Days after Hurricane Fay put an end to the quiet stretch in the Atlantic, another tropical storm has formed in the basin.
An organized area of low pressure has turned into Tropical Storm Gonzalo, just east of the Leeward Islands.
Heavy rain and strong winds will blast the Leeward Islands as Gonzalo tracks over them and heads towards Puerto Rico.
“Torrential rain will advance into the northern Lesser Antilles tonight into Monday,” said AccuWeather.com Meteorologist Andy Mussoline.
Gonzalo will bring many dangers with it as it tracks westward. “Life-threatening flash floods and mudslides will threaten the region,” said Mussoline.
Gonzalo will likely reach Puerto Rico by early Tuesday morning and will bring the threat for flooding rainfall, mudslides, and power outages to the island as well.
Warm water and low wind shear will allow the system to strengthen over the next few days and Gonzalo very well could be a category 1 hurricane when it strikes Puerto Rico.
“As a precaution, residents and travelers should prepare for prolonged power outages and cutoff of basic services,” added Mussoline.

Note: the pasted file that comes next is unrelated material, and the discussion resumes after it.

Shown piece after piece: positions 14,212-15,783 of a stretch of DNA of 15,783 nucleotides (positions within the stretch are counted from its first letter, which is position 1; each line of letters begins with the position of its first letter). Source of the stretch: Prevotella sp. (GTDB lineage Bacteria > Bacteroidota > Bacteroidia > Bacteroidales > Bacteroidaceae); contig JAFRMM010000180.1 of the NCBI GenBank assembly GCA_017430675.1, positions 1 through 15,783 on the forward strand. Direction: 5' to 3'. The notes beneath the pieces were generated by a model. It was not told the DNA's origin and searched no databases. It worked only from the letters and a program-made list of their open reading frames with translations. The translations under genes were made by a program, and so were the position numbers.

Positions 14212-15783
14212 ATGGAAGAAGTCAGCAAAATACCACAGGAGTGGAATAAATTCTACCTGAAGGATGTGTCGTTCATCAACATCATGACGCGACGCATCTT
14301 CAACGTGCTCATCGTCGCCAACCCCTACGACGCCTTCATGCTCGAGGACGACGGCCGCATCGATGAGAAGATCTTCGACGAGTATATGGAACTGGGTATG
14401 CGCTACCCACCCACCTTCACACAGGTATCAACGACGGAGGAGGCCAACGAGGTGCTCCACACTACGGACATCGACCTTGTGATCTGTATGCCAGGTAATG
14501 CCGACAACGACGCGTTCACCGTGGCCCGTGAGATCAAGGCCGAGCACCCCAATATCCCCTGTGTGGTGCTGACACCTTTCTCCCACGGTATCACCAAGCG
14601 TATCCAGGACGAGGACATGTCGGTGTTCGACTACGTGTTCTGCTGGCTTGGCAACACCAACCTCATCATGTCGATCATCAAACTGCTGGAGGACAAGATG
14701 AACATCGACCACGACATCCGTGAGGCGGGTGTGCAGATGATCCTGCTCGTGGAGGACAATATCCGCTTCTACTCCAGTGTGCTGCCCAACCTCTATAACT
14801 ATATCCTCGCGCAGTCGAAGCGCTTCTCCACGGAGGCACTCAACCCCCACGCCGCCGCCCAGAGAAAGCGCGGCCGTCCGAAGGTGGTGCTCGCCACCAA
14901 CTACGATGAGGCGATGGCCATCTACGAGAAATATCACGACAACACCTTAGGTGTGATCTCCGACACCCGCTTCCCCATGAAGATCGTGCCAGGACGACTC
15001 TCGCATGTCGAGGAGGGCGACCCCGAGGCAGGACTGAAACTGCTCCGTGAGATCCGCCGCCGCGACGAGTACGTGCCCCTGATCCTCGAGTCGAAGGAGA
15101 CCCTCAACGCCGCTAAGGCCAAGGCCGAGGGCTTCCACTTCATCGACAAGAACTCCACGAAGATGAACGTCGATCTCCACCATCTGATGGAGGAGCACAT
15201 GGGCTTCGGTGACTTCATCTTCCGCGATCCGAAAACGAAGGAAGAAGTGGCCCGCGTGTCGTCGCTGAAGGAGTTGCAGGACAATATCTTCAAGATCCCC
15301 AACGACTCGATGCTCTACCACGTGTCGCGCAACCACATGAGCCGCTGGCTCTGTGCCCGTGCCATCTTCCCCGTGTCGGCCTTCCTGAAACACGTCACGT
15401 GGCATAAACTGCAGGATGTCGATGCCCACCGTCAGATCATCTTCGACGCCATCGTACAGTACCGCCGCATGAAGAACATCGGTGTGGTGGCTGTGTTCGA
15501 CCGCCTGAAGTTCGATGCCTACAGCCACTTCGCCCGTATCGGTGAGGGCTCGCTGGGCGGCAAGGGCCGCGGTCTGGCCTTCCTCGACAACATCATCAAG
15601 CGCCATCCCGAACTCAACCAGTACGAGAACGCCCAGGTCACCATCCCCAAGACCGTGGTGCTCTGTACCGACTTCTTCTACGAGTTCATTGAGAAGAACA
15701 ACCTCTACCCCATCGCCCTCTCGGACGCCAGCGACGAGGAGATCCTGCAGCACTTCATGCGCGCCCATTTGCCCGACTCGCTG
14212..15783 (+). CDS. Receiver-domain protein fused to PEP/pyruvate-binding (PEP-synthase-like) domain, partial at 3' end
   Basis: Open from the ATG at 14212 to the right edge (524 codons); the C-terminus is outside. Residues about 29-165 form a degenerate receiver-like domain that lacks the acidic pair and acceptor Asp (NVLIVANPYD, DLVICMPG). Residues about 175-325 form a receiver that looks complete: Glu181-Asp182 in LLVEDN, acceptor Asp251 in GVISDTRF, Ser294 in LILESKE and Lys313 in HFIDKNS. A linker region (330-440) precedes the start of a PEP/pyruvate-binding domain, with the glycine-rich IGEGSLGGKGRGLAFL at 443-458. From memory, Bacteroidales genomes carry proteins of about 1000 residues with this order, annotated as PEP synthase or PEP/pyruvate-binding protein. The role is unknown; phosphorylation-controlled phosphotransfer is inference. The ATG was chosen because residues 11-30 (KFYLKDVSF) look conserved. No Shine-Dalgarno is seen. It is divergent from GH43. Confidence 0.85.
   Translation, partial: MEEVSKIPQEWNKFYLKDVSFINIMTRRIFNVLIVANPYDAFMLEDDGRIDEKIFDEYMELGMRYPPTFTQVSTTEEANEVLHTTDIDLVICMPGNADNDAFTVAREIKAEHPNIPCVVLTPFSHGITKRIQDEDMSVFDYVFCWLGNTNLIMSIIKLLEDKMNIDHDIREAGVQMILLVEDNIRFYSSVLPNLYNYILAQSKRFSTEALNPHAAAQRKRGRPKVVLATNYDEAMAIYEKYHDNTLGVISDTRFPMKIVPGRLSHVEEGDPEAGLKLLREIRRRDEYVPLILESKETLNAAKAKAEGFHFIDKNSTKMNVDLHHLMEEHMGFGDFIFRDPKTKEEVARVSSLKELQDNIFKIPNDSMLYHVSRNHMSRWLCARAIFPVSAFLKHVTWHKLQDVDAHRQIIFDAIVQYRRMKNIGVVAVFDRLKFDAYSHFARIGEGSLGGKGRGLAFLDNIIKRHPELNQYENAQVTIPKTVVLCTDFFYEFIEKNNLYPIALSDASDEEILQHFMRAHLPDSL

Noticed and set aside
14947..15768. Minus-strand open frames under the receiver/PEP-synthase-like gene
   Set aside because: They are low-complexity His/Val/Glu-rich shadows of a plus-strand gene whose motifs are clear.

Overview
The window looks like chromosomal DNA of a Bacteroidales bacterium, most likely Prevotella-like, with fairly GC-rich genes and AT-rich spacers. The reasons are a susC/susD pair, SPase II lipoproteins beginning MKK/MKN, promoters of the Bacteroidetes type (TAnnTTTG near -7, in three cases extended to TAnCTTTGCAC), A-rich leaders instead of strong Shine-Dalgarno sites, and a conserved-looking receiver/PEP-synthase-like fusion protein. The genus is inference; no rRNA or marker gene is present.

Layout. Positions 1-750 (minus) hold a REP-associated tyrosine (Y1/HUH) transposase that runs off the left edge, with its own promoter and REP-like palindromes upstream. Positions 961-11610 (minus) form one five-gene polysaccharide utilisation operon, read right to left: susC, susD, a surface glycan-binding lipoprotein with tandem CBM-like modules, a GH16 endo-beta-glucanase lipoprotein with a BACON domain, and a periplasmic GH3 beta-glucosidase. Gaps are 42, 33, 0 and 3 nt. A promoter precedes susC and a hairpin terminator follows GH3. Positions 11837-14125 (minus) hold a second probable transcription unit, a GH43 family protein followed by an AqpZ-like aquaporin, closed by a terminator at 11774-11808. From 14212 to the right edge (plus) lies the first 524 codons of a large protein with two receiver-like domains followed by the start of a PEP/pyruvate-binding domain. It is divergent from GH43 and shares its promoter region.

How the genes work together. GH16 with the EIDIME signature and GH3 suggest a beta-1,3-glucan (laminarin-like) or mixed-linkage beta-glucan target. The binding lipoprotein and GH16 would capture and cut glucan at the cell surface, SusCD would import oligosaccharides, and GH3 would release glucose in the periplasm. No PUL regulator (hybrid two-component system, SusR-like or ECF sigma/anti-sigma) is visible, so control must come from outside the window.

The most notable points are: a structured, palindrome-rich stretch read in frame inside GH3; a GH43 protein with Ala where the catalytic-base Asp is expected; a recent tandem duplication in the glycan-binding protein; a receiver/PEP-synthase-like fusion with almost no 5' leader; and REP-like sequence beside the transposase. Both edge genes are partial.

High pressure over the central Atlantic will steer Gonzalo on a more northerly path by midweek, away from land. However, folks in the Bahamas will want to keep an eye on the track over the coming days in case a shift occurs.
Bermuda, recently lashed with heavy rain and strong winds from Hurricane Fay, could be at risk again late in the week.
Fay will continue to race away from Bermuda after battering the islands early Sunday morning.
Torrential rain and damaging winds battered the island as Fay passed nearby late Saturday night into Sunday morning. A wind gust to 82 mph was measured.
The worst of the rain and wind will diminish rapidly Sunday as Fay races northeastward, away from the islands.
During October, on average, areas most likely for tropical development in the Atlantic Basin tend to shift closer to the nearshore waters of North and Central America.
The Atlantic is behind the curve for the average number of named tropical systems. The last named tropical system over the Atlantic, excluding Fay and Gonzalo, was Edouard, which lost tropical characteristics about three weeks ago, on Friday, Sept., 19, 2014. On average, there are nine named systems over the Atlantic by the middle of October.
With 18 named systems this season, the eastern Pacific is running ahead of the average. By the middle of October, the average number of named systems is 15.
Content contributed by Andy Mussoline and Jordan Root, AccuWeather.com Meteorologists